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Too good to be so, and too bad to live;
NOR. Let not my cold words here accuse my zeal:
'Tis not the trial of a woman's war,
Call him-a slanderous coward, and a villain :
9-right-drawn-] Drawn in a right or just cause.
JOHNSON. That is, not habitable, uninhabitable. JOHNSON.
Ben Jonson uses the word in the same sense in his Catiline: And pour'd on some inhabitable place."
Again, in Taylor the water-poet's Short Relation of a Long Journey, &c. " there stands a strong castle, but the town is all spoil'd, and almost inhabitable by the late lamentable troubles."
Where ever Englishman durst set his foot.
Disclaiming here the kindred of the king 2;
NOR. I take it up; and, by that sword I swear,
K. RICH. What doth our cousin lay to Mowbray's charge?
It must be great, that can inherit us *
* Quarto 1608,-And when I mount alive, alive may I not light.
So also, Braithwaite, in his Survey of Histories, 1614: Others, in imitation of some valiant knights, have frequented desarts and inhabited provinces." MALONE.
the king;] So the first quarto. The second quarto reads a king, and was followed by all subsequent editors. MALONE.
3 What I have spoke, or thou canst worse devise.] So the quarto 1597. Quarto 1598, "What I have spoke, or thou canst devise." Quarto 1608, "What I have spoke, or what thou canst devise." Folio, "What I have spoken, or thou canst devise." BOSWELL.
that can INHERIT us, &c.] To inherit is no more than to possess, though such a use of the word may be peculiar to Shakspeare. Again, in Romeo and Juliet, Act I. Sc. II.:
Among fresh female buds shall you this night "Inherit at my house." STEEVENS. See vol. vi. p. 28, n. 8. MALONE.
BOLING. Look, what I speak my life shall prove it true ;
That Mowbray hath receiv'd eight thousand nobles,
K. RICH. How high a pitch his resolution soars!Thomas of Norfolk, what say'st thou to this?
NOR. O, let my sovereign turn away his face, And bid his ears a little while be deaf,
for LEWD employments,] Lewd here signifies wicked. It is so used in many of our old statutes. MALONE. It sometimes signifies-idle.
Thus, in King Richard III. :
"But you must trouble him with lewd complaints."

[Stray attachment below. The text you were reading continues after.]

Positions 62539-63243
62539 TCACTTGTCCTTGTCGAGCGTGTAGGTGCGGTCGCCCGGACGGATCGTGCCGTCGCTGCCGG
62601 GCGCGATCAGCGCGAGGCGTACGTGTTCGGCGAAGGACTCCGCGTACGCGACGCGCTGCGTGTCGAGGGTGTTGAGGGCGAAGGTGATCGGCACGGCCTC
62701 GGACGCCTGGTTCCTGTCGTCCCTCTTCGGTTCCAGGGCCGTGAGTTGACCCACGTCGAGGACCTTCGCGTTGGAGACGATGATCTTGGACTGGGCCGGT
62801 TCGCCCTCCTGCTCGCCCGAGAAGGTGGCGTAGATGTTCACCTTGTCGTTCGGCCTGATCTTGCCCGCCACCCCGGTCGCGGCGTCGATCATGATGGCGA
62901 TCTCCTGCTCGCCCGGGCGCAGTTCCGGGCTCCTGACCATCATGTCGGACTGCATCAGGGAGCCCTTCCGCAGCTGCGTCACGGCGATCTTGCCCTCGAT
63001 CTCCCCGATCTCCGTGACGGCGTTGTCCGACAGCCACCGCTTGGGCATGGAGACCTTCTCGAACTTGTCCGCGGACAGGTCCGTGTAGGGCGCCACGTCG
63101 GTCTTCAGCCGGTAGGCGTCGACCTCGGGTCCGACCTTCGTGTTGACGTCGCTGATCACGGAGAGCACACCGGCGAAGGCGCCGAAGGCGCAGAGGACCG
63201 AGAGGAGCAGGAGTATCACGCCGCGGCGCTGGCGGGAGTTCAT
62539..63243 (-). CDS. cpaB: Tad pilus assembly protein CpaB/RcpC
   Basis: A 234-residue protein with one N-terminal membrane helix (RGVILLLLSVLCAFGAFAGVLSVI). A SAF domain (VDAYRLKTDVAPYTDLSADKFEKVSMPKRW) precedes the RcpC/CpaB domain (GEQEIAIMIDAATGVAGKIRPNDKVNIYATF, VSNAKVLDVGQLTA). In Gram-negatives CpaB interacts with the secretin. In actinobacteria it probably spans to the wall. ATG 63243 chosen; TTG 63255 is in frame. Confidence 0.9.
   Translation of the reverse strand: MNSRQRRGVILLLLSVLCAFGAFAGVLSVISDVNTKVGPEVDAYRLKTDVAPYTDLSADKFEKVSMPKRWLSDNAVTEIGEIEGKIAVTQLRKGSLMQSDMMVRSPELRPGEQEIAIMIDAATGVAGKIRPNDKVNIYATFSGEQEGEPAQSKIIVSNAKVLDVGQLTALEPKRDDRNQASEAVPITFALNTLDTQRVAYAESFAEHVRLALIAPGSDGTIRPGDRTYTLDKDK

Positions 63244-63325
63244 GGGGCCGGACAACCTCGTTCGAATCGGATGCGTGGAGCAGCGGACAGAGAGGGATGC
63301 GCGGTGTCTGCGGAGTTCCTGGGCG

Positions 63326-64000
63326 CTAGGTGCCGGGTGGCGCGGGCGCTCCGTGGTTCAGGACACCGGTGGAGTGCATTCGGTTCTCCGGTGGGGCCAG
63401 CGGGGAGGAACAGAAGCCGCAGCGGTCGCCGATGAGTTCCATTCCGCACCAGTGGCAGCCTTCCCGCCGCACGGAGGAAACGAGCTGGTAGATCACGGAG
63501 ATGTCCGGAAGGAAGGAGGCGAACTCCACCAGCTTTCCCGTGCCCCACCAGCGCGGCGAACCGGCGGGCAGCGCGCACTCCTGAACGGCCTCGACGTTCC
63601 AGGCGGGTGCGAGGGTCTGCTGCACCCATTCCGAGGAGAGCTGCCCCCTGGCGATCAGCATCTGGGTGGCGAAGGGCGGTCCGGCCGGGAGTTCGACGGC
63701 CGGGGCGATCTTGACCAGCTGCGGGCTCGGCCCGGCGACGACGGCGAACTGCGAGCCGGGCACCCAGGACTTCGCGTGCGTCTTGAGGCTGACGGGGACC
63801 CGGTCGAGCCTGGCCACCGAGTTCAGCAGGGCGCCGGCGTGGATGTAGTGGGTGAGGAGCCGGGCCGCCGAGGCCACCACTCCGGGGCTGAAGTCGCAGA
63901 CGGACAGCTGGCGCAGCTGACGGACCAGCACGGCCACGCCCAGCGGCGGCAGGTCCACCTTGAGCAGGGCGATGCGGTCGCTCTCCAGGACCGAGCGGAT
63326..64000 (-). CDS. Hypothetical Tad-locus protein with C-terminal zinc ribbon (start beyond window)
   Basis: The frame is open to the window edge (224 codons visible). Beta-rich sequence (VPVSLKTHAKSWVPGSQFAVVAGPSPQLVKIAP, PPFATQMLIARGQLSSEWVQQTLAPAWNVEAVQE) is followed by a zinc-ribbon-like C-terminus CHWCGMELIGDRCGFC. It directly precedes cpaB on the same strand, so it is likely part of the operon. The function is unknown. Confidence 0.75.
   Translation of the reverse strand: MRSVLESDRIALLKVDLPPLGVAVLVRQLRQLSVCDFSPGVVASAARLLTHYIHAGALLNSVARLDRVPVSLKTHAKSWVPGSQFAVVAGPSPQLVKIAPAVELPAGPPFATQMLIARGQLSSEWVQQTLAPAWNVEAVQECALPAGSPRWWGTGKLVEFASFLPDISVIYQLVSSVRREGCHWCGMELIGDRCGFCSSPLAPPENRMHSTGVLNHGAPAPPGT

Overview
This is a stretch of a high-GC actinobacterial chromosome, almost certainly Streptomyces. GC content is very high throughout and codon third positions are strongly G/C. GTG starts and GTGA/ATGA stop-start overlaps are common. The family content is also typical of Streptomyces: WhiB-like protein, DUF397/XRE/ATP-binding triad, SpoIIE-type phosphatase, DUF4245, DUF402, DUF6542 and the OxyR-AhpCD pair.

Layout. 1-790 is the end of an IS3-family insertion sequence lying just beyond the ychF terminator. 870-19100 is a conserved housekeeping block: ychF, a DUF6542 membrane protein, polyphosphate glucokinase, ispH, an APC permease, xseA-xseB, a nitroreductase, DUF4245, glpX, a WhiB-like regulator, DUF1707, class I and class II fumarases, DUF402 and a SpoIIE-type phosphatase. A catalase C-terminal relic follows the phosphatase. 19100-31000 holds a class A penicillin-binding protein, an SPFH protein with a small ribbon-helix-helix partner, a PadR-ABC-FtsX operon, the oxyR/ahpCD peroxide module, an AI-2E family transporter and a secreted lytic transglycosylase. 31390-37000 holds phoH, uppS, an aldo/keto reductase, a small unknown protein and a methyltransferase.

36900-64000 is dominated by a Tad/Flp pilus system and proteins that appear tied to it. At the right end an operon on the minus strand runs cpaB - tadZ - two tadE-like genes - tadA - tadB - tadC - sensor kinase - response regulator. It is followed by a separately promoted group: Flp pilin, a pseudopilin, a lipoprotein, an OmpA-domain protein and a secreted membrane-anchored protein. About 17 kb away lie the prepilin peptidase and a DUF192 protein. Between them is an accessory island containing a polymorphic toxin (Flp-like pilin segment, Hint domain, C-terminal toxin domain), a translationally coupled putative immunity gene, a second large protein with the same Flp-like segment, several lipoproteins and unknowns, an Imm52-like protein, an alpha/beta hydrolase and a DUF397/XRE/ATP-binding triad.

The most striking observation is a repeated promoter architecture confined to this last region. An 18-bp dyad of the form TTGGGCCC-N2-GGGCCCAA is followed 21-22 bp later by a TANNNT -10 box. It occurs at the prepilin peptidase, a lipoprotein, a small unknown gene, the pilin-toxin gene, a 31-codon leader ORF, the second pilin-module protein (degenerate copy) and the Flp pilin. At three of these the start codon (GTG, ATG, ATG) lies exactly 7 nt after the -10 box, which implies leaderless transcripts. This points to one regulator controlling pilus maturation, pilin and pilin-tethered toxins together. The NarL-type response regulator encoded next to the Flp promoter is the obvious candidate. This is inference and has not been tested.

the duke of Gloster's death;] Thomas of Woodstock, the youngest son of Edward III.; who was murdered at Calais, in 1397. MALONE.
See Froissart's Chronicle, vol. ii. cap. CC. xxvi.
6 SUGGEST his soon-believing adversaries;] i. e. prompt, set them on by injurious hints. Thus, in The Tempest:
They'll take suggestion, as a cat laps milk." STEEVENS.
Till I have told this slander of his blood",
Were he my brother, nay, my kingdom's heir,
NOR. Then, Bolingbroke, as low as to thy heart,
For that my sovereign liege was in my debt,
To the king's ancestry, as Richard's answer shows. MALONE. my scepter's awe-] The reverence due to my scepter. JOHNSON.
9 Since last I went to France to fetch his queen :] The Duke of Norfolk was joined in commission with Edward Earl of Rutland (the Aumerle of this play) to go to France in the year 1395, in the king's name, to demand in marriage (Isabel, the queen of our present drama) the eldest daughter of Charles the Sixth, then between seven and eight years of age. The contract of marriage was confirmed by the French King in March, 1396; and on November, 1396, Richard was married to his young consort in the chapel of St. Nicholas, in Calais, by, Archbishop of Canterbury. His first wife, Anne, daughter to the Emperor of Germany, Charles the Fourth, whom he had married in 1382, died at Shene, on Whitsunday, 1394. His marriage with Isabella, as is manifest from her age, was merely political; and accordingly it was accompanied with an agreement for a truce between France and England, for thirty years. MALONE.
this slander of his blood,] i. e. this reproach to his anSTEEVENS.
Now swallow down that lie.For Gloster's
I slew him not; but to my own disgrace,
Even in the best blood chamber'd in his bosom :
K. RICH. Wrath-kindled gentlemen, be rul'd by
Let's purge this choler without letting blood:
This we prescribe, though no physician; &c.] I must make one remark in general on the rhymes throughout this whole play; they are so much inferior to the rest of the writing, that they appear to me of a different hand. What confirms this, is, that the context does every where exactly (and frequently much better) connect, without the inserted rhymes, except in a very few places; and just there too, the rhyming verses are of a much better taste than all the others, which rather strengthens my conjecture.
"This observation of Mr. Pope's (says Mr. Edwards) happens to be very unluckily placed here, because the context, without the inserted rhymes, will not connect at all. Read this passage as it would stand corrected by this rule, and we shall find, when the rhyming part of the dialogue is left out, King Richard